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How To Repair Drywall During Plumbing Repair

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Drywall is an inevitable casualty of plumbing work. For a plumber to make repairs to pipes to a sink or toilet, he will definitely have to tear out a chunk of your drywall. Most plumbers will offer to make the repair when the job is done. However, this will cost you extra cash, so it is often a good idea to repair the drywall on your own. This article will explain how you can save some money and make the repairs on your own. Read More»

5 Helpful Tips For Avoiding Clogged Drains

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Whether it is in your kitchen or bathroom, a clogged drain is a pretty common plumbing problem. However, that does not make it any less frustrating to deal with. A clogged drain can lead to some costly plumbing repairs. Luckily, there are several ways you can avoid clogged drains. Use Drain Strainers One of the simplest ways to avoid clogged drains is to put strainers over your drains. These strainers will catch hair and any other particles that typically get stuck in your drains. Read More»

4 Types Of Roofing Options

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Keeping your home well protected from the weather elements will require the right roof. Replacing your roof will also add value to your home and help keep it maintained. There is a variety of roofing options to select. Knowing the options that are available to you will allow you to make the best choice when a new roof is necessary for your home. Asphalt shingles You may be interested in asphalt shingles because of the lower cost involved and the variety of options. Read More»

Save The Air: Keeping Your Heating And Cooling Inside Your Home

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Properly constructed, a house is intended to be almost entirely air-tight, which helps to cut down on heating and cooling costs. Older homes, and potentially yours if it was constructed more than five years ago, tend to develop drafts, gaps and cold spots over time. Depending on the quality of your home’s construction, its age and the materials used, the reason for your high energy costs may not have anything to do with your HVAC system. Read More»

Tips For Designing A Home Rainwater Collection System

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Recycling rainwater for use in your garden can lower your water bill. It’s also an ecological strong choice, especially in areas where every drop of water really counts. Designing the optimum system begins with your roof and ends at the tip of your garden hose. Start With the Gutters Although it’s possible to manage some rainwater collection without gutters, you will collect much more if you have gutters installed on your house. Read More»

A Guide To Maintaining Commercial HVAC Systems Through The Year

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Heating and air condition accounts for some 50 percent of energy costs, which means that you will need to take control of how you use these systems. If you own a business and want to be sure that you are lowering your overhead costs, while keeping your building as comfortable as possible, you’ll need to be particularly mindful. This will allow you to remain comfortable throughout all four seasons, while doing your part to reduce energy costs. Read More»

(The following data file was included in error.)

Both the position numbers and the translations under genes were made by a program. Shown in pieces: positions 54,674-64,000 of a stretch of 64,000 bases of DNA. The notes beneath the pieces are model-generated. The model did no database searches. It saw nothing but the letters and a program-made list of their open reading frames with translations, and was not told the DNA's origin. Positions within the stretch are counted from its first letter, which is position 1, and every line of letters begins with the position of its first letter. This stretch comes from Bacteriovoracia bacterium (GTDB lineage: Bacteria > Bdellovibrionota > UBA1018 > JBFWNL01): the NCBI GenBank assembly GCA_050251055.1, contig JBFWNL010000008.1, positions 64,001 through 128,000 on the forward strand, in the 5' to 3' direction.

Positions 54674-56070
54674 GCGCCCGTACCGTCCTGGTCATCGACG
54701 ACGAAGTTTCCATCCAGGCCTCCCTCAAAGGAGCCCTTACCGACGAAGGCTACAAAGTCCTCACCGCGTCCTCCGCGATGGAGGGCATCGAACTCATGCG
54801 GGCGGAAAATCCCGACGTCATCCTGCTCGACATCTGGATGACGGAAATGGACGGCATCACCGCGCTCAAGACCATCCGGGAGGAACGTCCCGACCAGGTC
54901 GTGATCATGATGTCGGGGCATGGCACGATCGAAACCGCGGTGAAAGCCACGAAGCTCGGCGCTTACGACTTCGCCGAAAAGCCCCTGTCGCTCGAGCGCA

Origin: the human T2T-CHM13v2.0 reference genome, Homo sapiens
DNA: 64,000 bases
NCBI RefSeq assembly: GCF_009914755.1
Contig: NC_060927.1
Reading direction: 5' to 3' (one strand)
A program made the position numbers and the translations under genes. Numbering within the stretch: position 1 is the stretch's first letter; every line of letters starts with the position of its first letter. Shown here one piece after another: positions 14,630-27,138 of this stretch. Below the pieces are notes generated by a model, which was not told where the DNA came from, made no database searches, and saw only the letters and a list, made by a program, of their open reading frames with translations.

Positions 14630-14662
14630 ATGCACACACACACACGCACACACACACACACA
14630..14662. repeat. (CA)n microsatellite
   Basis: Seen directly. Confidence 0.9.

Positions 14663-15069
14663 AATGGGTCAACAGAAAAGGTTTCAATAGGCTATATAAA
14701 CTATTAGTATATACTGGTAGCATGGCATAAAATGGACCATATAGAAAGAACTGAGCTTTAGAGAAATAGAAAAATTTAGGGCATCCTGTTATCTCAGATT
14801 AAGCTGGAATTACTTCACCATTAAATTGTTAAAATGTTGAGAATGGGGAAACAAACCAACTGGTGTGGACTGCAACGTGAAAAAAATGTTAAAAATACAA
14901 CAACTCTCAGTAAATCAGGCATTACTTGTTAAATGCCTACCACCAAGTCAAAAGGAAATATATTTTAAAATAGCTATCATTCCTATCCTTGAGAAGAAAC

Sure Signs That Your Water Heater Needs Repaired Or Replaced

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The news that the water heater needs to be repaired or replaced is not something that a homeowner wants to hear. After all, hot water is not something you can easily do without while you save for a new heater. However, being able to read the signs that your heater is failing can buy you a little time and help you to avoid even more costly clean-up and repairs if your heater springs a major leak. Read More»

Buyers Should Never Take Anyone's Word About A Home And Property

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People in the market for a new home and property should be wary of taking someone’s word about land surveys. Doing so will help you avoid many expensive problems in the future. Buying a plot of land can be a huge investment, so making sure you are actually getting what you pay for is extremely important. Always take the time to have your own property survey done if you are considering the purchase of a new home and property. Read More»

5 Fences To Consider For Your Dog

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For a dog owner, a fenced in yard is a blessing. It restrains the dog while providing it with a safe place to play. It keeps other dogs away from it; and it keeps the dogs from wandering the neighborhood on their own. The question is: what type of fences can a dog owner use? 1. Chain Link A chain link fence is a popular choice because it is affordable. Read More»

Septic Systems: A Guide for New Homeowners

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If you’ve just moved into a home with a septic system after always living in homes that were connected to public sewers, you may feel a bit lost. Sure, the day-to-day operation of running water down the drain and flushing the toilet is the same, but where does that water and waste go? How does your septic system handle it, and is there anything you need to be doing to maintain it? Read More»